Former UK First Lady Singletary dies



By Drew Teague

Gloria Singletary, former first lady of UK and wife of UK’s eighth president Otis A. Singletary Jr., died Friday. She was 88.

Singletary battled a brief illness before dying Friday.

UK President Eli Capilouto and Dr. Mary Lynne Capilouto issued a statement letting the UK community know of her death.

The email gave background on the work that Otis and Gloria Singletary did for the university during his presidency.

“They arrived at UK in the late 1960s — a time of turmoil and restlessness for our campus and our country,” the email said. “With patience, intellect and resolve — and always a sense of charm and grace — the two of them, together, led UK through a period of tremendous growth and progress.”

The email said she, along with her husband, helped turn UK into the research university that is today.

“In many ways, they helped create and define the University of Kentucky as a modern, public research university — one committed to excellence in education, research and service,” the email said.

“Mrs. Singletary, as his partner, understood how important and deeply held our traditions and sense of history are for so many Kentuckians,” the email said.

Dr. Capilouto got to meet Singletary and said she was a “grand lady.”

“We are all — as members of this campus community — so much better and richer for having her with us,” the email said.

Singletary was born in Alabama on Aug. 6, 1923 to Irma and Robert Walton, a Methodist minister. She grew up in Mississippi and attended Perkinston Junior College in Mississppi, where she met her husband in 1940. Just four years later on D-Day, she got married.

According to her obituary, she graduated from Millsaps College with a bachelor’s degree in history and was an active member of the United States Navy along with her husband.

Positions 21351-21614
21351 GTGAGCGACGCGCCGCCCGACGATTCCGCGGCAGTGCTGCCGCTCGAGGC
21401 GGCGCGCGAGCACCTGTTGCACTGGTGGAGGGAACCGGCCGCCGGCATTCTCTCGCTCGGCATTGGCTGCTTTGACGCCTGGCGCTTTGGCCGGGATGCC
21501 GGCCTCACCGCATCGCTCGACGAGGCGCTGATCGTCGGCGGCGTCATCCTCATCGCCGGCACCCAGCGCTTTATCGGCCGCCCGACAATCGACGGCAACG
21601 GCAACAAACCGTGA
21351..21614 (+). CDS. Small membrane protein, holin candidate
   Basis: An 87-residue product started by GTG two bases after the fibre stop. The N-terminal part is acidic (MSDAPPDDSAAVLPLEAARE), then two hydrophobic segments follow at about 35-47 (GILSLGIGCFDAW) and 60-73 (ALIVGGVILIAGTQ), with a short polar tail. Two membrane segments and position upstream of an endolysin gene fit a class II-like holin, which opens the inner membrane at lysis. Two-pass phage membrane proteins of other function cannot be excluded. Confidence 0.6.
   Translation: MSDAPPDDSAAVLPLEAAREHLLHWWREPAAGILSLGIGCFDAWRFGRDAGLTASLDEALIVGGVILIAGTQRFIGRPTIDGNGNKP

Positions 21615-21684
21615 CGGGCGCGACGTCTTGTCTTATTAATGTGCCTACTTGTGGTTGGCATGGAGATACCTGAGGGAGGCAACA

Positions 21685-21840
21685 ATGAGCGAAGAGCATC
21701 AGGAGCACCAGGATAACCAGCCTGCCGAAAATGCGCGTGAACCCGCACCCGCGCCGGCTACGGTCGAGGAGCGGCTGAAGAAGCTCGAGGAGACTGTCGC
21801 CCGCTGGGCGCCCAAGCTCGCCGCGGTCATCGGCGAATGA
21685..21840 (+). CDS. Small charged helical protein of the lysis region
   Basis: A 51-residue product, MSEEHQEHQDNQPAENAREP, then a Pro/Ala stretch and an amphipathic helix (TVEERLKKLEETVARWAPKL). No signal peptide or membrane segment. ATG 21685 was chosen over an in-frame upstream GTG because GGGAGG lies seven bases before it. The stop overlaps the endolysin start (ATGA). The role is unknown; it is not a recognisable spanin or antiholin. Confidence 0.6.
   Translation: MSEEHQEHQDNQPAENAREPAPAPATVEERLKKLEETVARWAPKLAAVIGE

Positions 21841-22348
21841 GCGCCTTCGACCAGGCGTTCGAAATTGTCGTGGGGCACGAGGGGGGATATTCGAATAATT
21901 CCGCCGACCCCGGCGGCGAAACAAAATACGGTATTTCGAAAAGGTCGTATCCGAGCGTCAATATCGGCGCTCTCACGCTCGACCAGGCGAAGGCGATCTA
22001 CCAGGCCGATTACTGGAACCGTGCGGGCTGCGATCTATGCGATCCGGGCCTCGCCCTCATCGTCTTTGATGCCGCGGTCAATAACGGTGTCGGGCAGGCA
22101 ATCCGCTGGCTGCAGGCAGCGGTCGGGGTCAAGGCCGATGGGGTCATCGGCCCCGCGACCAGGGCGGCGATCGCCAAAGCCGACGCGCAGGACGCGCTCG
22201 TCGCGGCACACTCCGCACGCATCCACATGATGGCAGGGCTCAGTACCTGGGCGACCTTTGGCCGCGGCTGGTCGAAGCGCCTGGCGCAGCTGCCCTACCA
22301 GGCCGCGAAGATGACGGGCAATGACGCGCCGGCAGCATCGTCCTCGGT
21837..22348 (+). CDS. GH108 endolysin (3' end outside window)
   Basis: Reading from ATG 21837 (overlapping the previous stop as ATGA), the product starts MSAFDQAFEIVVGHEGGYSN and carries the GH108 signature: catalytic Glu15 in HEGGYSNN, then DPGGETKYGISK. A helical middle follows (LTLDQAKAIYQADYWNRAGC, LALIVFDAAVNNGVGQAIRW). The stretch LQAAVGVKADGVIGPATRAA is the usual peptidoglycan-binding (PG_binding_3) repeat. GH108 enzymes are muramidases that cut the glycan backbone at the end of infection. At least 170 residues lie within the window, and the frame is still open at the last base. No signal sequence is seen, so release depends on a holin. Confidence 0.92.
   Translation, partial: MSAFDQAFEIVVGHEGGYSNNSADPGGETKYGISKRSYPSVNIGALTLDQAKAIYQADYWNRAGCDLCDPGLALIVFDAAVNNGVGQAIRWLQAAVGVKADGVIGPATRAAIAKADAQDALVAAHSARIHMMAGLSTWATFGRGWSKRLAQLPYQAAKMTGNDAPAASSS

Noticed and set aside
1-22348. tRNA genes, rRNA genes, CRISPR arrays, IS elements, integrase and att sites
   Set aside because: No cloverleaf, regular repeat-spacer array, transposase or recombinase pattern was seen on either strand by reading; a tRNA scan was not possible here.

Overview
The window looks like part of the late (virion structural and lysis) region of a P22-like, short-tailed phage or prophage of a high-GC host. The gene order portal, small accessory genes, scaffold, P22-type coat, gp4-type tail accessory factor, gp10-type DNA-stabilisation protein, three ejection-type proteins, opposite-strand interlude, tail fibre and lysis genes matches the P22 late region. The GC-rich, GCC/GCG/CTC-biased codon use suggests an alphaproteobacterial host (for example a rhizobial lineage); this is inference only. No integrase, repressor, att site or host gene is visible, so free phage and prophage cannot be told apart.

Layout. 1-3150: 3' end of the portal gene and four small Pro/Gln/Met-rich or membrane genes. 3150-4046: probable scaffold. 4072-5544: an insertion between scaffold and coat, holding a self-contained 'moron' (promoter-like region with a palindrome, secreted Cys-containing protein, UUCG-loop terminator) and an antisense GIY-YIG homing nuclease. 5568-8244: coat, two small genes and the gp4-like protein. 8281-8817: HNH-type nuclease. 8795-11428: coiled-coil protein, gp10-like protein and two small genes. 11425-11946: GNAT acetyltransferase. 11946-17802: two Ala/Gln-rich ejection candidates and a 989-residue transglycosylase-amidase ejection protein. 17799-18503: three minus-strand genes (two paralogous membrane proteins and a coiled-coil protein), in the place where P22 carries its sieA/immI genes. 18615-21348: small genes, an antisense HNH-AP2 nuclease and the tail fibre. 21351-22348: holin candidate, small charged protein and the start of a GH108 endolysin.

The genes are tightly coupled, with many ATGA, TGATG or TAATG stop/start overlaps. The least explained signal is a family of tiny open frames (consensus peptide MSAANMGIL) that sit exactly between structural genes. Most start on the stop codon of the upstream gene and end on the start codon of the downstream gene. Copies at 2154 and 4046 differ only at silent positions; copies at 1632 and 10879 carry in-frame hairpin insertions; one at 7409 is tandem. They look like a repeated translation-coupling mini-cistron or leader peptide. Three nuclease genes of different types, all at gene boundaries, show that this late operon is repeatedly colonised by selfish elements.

Singletary was the first lady of UK from 1969 to 1987.

During her tenure as first lady, according to her obituary, Singletary was full of UK spirit and always helping out around campus.

“Whether delivering chicken salad sandwiches to students camped out in the cold waiting in line for basketball tickets or delivering mail to patients at the Chandler Medical Center, she was a cheerful and warm presence wherever she appeared,” the obituary said.

Singletary was also active in the Lexington community, helping out many organizations, especially those of the arts.

The Living Arts and Science Center was one of her longest commitments, to which the center created “The Gloria W. Singletary Gallery” in the center of the space.

Singletary was survived by her three children, Bonnie Singletary Robertson, Kendall Singletary Barret and Robert Scot Singletary; four grandchildren and five great-grandchildren along with her sister and brother.

Visitation will be 5 to 8 p.m. on Monday at Milward Funeral Directors-Broadway.

A private burial service will be held at the Lexington Cemetery on Tuesday.

The family suggests that instead of sending flowers, people contribute to The Lexington Living Arts and Science Center in her honor.